Also in a rural setting and perfect for families, the chalets at Willow Court Farm have built-in bunks for children along with luxurious king-sized beds. Kids love gathering their own breakfast eggs in the morning and meeting the various animals on this mini-farm.
- Mid-Range Hotels: Traditionally decorated or chic modern rooms at the Castle Hotel Windsor MGallery Collection have mini-bars and free internet access. This 4-star hotel is located in Windsor, close to the main gates of Windsor Castle and on the main shopping street, but double-glazed windows keep guest rooms quiet.
The George Inn is a traditional English inn with eight guest rooms, and guests enjoy a full English breakfast (included in the rate). Most have views of the castle, a five-minute walk just across the river.
In a charming half-timbered house, The Old Farmhouse carries its period style throughout the interior, with exposed timber framing and beams in the guest rooms and furnishings for rustic elegance. Some rooms have window seats, and both breakfast and Wi-Fi are included, as is parking. The hotel is family-friendly and close to a selection of restaurants.
- Budget Hotels: A short distance from the Queen Victoria Statue at the entrance to the castle, Travelodge Windsor Central Hotel is a two-minute walk from the train station, handy for those arriving by train from London. The functional rooms have paid internet.
The Crown and Cushion is a traditional pub hotel that's been in operation since 1753 on Eton High Street, only minutes from Windsor Castle. Its eight guest rooms include two kings and six doubles, and roll-away beds can be added at no extra cost. Note that these historic hotels usually have upstairs rooms, so ask when booking.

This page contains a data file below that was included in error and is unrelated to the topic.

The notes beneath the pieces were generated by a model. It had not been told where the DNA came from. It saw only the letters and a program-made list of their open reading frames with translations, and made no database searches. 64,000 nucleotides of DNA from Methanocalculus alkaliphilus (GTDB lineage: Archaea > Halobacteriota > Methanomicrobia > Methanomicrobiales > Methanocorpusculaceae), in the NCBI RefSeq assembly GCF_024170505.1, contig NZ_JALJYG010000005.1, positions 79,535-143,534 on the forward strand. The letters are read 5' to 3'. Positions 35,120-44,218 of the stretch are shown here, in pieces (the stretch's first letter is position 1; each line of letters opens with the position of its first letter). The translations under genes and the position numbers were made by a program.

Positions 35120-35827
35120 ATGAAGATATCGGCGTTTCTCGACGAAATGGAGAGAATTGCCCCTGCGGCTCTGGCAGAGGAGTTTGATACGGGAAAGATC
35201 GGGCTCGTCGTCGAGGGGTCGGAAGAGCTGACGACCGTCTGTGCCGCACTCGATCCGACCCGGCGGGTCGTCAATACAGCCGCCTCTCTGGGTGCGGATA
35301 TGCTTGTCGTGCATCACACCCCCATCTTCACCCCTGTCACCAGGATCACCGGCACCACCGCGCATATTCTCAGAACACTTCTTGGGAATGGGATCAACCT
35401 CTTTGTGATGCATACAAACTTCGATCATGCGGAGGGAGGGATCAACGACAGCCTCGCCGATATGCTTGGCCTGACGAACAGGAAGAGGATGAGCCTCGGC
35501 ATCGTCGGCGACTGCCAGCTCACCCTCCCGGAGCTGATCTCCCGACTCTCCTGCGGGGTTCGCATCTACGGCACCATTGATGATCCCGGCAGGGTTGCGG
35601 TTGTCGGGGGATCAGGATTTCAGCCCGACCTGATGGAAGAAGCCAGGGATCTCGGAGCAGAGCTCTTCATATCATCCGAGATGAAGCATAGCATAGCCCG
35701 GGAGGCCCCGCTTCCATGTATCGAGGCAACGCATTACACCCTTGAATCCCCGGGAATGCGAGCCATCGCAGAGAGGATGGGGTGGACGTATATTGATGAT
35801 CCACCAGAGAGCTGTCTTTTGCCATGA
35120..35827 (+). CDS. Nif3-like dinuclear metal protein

Another traditional public house inn, The Windsor Trooper is on a street leading up to the castle, with lots of nearby restaurant choices. No breakfast is served, but all rooms have kettles with complimentary tea and coffee. Rooms have been recently renovated and updated.
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Places to Visit near Windsor Castle: After visiting the other attractions of Windsor, you will want to see nearby Stonehenge, one of the top tourist attractions in England. All the things to do in London are only a short train ride away, and if you're planning to use London as a base for day trips, you'll find our page on the top-rated hotels in London helpful.
Other Royal Castles and Palaces to Visit: While in London you can visit Buckingham Palace, and King Henry VIII's Hampton Court Palace is only 16 miles from Windsor. Or you can travel to Edinburgh to tour the Queen's Scotland residence, Holyrood Palace, and the historic highlights of Edinburgh Castle. Our page on the best areas and hotels in Edinburgh can help you find a place to stay.